It took some growing pains, but I think we have a good system now. We found that Google Meet recording became unstable for a full day recording, so we had to start “ending” and “restarting” the meeting for stability.
In terms of privacy the remote students faces and chat did NOT appear in the recordings.
The only time students faces and chat was recorded was when I had to look at a very small issue and drag the recording to my larger screen. In chronological time I would imagine this is less than .1% of all recordings. Not ideal, but workable.
Moving physical documents from CTE to Virtual Student, and back
Almost immediately when school started we were hit with physical documents which needed to be put in the hands of students, and sometimes returned. These included:
- Start of school paperwork
- Classwork for “Packet classes” such as Drivers Ed (this year), but Public Issues in the future.
- Honor Roll Certificates
I felt a strong need to make this work, so it involved individually scheduling pickups with families, packing content up, etc.
Almost comically, as soon as I did a “delivery” with a remote family, another piece of “Packet Work” (in this case drivers ed) came in.
To try to manage as best I could explained to the drivers ed teacher we had a fully remote student, and to contact her directly/digitally.
For other items I had to collect packaging material, envelopes, and put together these care packages that went out from time to time. Honor Role certificates, NTHS invite letters, class sweatshirts, all had to be delivered to the family, and while doable it just takes time.
If CAWD Virtual Class becomes common I would like to see where we can improve and streamline old fashioned processes:
- Create a form to input all start of school paperwork. Would go right into a database or spreadsheet. This could then be printed if a physical copy is needed.
- Eliminate “paper packet” classes. Work should be done digitally.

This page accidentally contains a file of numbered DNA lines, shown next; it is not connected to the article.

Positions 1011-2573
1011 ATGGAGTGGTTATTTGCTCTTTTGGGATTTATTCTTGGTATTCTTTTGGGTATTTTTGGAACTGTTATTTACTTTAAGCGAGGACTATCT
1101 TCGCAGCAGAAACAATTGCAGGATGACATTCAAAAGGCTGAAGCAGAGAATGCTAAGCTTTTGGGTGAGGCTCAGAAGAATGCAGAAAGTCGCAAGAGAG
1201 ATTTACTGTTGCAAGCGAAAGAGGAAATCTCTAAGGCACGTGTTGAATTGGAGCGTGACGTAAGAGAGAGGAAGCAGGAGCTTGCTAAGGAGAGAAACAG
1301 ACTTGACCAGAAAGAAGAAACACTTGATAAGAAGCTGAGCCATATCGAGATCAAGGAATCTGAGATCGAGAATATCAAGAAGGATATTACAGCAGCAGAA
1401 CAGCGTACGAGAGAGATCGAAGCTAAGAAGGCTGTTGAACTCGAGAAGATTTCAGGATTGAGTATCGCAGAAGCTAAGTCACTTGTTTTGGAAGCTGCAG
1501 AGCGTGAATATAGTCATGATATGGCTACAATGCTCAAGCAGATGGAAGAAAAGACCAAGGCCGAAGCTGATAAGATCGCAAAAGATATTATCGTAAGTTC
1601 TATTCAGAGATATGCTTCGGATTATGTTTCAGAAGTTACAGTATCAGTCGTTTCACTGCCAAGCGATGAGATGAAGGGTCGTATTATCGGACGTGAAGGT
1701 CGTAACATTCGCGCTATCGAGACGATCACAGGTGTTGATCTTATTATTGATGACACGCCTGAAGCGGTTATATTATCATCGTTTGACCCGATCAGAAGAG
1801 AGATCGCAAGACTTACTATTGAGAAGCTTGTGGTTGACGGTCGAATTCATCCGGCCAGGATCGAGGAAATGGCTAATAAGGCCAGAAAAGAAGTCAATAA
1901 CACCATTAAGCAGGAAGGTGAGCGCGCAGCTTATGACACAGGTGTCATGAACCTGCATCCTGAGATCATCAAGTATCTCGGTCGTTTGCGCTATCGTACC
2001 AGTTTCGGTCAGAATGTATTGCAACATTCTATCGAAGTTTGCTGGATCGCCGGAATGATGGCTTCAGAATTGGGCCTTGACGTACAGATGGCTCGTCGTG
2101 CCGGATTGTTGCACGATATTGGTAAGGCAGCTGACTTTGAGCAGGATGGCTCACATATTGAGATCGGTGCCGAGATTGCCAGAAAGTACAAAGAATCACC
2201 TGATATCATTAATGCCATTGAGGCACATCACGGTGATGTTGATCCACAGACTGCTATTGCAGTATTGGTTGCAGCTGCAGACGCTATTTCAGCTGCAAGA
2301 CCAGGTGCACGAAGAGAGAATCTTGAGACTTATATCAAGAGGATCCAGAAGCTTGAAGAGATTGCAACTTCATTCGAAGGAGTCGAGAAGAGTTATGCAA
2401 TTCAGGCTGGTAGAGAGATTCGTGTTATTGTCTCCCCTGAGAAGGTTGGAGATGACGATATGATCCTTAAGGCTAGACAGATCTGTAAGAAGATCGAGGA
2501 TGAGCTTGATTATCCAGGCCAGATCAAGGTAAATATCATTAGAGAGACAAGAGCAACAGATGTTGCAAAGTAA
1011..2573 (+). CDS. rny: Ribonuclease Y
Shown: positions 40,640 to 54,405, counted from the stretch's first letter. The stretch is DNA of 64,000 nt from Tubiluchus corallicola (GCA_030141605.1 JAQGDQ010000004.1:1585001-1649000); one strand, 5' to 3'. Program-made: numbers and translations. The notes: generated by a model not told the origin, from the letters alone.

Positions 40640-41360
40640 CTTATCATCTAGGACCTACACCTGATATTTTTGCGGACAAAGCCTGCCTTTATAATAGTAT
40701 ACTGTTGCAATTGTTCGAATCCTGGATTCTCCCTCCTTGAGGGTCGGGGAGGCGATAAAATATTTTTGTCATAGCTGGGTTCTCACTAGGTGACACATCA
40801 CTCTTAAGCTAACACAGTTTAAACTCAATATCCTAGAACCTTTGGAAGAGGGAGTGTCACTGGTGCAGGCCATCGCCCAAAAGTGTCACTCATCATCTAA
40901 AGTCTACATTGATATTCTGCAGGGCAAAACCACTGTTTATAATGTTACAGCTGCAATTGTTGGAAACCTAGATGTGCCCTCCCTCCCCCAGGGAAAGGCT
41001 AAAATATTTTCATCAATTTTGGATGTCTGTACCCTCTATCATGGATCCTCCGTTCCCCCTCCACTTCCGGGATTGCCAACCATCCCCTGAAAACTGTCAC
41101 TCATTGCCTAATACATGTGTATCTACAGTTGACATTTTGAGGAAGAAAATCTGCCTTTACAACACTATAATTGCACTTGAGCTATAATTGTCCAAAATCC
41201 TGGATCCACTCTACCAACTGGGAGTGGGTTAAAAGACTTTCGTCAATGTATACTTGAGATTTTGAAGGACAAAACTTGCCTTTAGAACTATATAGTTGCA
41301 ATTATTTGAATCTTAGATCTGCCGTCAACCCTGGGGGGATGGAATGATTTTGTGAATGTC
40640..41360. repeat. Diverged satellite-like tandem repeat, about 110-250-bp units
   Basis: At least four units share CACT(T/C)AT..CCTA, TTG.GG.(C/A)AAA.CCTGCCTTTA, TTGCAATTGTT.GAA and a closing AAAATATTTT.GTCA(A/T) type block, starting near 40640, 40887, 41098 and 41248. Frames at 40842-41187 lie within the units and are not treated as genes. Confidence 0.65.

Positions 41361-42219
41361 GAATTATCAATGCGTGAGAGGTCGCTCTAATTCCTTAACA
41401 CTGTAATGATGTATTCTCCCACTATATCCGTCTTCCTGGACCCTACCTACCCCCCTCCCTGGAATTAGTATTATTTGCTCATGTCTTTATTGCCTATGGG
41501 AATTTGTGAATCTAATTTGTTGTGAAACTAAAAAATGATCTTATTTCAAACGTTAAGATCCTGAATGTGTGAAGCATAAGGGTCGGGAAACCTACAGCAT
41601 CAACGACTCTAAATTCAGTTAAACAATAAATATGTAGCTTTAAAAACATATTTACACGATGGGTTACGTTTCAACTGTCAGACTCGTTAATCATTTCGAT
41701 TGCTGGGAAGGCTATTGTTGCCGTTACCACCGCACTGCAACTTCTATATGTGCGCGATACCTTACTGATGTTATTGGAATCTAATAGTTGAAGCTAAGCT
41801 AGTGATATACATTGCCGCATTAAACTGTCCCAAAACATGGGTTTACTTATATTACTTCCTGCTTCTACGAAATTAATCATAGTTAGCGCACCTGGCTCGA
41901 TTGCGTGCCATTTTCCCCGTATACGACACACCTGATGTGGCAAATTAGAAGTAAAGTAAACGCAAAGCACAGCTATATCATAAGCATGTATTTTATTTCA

- Have online versions of certificates such as honor role – CAWD almost always scans these paper documents in for digital use anyway. These most be digital to print – can we access the digital files directly?
- Plan on fewer, larger deliveries to families.
I would also likely not ask families to come in, and use snail mail as the medium to get students what they need. Setting up deliveries around the schedules of 3 different families had me waiting outside for more time than I would like to have to if we scale this up.
September Presentation Issues and allowances
As part of CAWD we have constructive criticism sessions where as a class we go over the students work in a round table type meeting, designer to designer. Students take turns to give the feedback to the class, practicing a skill they will routinely use in industry.
We ran into issues. Having the remote students attempt to critique something, speak in their microphone, and have it audible to the rest of the class was problematic. At some point I had to stop saying “What was that…?” With the vast majority of the students were in the room, I had to cater to their user experience first.
Student 1 (FP) – Unstable Internet. In and out of the class. Wasn’t able to really do this due to poor internet. I know he was trying. Talked with father as well, we tried to improve the internet as best we could, but there were competing users for bandwidth at his ouse. (Family, other students, etc).
Student 2 (AL) – Parent specifically asked (along with aid) if they could be excused from this. A combination of connectivity issues with poor mental health of the student. Wasn’t an issue I wanted to push, their life was hard enough.